Most cities would have to replace lead water pipes within 10 years under new rules proposed by the Environmental Protection Agency aimed to prevent like the ones in Flint, Mich. and Washington, D.C.
Health experts warn problems with these "underground poisonous straws" can strike suddenly, and states are getting cash to replace them. But no one knows how many lines exist or where they are.
The White House released an action plan to replace lead pipes and lead paint in the U.S. within the next decade. Lead contamination is known to have detrimental effects on the brain and kidneys.
Lead exposure is known as "a silent pediatric epidemic" that many children in Flint, Mich., will struggle with years after the water crisis is resolved, says pediatrician Mona Hanna-Attisha.
Researchers following a group of New Zealanders over the course of 40 years found an association between childhood lead exposure and declines in intelligence and socioeconomic status later in life.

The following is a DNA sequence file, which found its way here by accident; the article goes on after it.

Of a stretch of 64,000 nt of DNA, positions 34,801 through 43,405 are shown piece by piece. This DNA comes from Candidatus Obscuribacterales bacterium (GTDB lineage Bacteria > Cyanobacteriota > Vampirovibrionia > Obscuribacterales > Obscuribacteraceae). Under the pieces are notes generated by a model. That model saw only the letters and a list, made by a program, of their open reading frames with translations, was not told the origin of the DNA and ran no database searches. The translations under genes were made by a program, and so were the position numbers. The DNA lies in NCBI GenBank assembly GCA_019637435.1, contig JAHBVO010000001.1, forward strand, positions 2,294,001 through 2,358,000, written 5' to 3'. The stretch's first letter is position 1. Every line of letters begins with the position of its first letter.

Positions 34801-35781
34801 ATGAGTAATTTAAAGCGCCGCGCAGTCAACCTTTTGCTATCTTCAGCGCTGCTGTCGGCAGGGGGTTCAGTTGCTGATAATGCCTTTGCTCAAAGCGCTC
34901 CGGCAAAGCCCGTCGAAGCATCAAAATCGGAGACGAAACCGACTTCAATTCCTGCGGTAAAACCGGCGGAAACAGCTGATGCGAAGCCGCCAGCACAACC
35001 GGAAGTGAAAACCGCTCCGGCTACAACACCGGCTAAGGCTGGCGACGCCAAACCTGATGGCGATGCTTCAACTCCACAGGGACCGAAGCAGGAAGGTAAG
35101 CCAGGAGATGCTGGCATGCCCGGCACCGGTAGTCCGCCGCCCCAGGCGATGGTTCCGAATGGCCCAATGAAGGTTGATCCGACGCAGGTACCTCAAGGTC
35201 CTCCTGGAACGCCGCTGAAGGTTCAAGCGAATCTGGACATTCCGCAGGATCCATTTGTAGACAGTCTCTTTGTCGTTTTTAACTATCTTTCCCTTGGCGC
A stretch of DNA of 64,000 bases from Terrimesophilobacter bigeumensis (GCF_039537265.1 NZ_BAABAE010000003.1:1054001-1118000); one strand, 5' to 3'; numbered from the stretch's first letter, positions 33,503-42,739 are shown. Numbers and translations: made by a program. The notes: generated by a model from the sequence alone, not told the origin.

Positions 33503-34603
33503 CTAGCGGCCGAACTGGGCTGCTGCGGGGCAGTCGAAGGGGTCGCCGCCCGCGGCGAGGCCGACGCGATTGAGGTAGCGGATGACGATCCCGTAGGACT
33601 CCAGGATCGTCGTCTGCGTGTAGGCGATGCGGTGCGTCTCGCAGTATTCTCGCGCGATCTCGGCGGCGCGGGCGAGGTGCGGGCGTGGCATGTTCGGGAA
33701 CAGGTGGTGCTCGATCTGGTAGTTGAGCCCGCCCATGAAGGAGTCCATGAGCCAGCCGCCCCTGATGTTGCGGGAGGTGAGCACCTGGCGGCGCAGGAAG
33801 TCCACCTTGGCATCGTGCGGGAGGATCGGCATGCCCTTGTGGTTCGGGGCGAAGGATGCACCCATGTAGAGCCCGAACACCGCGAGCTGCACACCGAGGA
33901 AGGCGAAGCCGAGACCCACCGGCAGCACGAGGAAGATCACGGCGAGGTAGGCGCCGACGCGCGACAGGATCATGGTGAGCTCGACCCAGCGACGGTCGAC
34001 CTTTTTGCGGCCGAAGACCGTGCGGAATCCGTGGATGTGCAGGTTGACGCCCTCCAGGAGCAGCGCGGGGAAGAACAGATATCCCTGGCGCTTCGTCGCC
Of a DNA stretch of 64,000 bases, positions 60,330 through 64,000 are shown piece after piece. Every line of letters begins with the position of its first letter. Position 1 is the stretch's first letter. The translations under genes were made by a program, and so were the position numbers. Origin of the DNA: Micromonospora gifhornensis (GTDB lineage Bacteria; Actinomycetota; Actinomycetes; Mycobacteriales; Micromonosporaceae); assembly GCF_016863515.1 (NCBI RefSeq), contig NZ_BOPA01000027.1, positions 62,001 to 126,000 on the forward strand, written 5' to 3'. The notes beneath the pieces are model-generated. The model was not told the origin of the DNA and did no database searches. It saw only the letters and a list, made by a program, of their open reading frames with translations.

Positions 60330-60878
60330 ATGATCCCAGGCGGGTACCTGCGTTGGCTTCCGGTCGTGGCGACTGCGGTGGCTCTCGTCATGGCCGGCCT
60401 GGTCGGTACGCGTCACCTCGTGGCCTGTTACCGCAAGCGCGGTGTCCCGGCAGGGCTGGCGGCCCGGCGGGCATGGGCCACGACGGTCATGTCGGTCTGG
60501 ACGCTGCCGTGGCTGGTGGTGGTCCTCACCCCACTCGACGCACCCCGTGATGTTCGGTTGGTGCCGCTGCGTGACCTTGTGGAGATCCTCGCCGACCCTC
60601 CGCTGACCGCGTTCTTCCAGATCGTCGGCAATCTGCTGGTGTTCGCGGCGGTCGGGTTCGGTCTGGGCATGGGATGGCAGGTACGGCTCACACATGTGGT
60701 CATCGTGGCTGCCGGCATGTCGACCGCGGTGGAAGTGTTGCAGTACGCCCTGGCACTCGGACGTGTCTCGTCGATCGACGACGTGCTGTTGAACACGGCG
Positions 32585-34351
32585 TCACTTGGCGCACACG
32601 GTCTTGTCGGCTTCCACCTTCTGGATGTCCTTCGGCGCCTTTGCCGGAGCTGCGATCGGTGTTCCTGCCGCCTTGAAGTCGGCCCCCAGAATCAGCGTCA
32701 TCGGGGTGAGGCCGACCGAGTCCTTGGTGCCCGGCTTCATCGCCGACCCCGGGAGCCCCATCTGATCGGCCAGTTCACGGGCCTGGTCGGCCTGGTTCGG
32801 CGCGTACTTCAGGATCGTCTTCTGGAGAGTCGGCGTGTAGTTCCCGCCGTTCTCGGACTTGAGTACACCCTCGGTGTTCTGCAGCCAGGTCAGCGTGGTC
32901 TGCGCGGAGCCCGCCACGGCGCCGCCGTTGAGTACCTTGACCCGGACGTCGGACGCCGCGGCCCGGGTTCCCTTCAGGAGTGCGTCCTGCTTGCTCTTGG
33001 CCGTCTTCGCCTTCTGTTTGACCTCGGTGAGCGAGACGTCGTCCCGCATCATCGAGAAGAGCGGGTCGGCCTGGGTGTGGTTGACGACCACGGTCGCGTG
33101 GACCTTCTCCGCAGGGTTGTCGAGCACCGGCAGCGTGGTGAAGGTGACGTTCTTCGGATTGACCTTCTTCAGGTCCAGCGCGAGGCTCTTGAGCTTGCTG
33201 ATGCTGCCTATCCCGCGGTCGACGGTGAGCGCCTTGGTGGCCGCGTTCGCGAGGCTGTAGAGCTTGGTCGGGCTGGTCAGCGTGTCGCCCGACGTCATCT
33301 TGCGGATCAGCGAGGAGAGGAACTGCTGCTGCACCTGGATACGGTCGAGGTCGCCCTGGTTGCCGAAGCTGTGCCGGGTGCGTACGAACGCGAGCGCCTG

Flint, Mich., brought the risk of lead pipes to many people's attention, but the problems go further. Find out if lead pipes could be affecting your drinking water.
Thousands of Michigan kids who have been exposed to high levels of lead are at risk of major behavioral and cognitive problems. But early education intervention can help mitigate these effects.
The city's 10-year plan to replace 900 miles of old pipes has been met with praise and criticism — and a lawsuit from residents who say the pipe work has raised lead levels in their drinking water.
The water crisis in Flint, Mich., raised an alarm about the dangers of lead in our water supply, but it is not new knowledge. Madison, Wis., knew about it and removed all its lead pipes 15 years ago.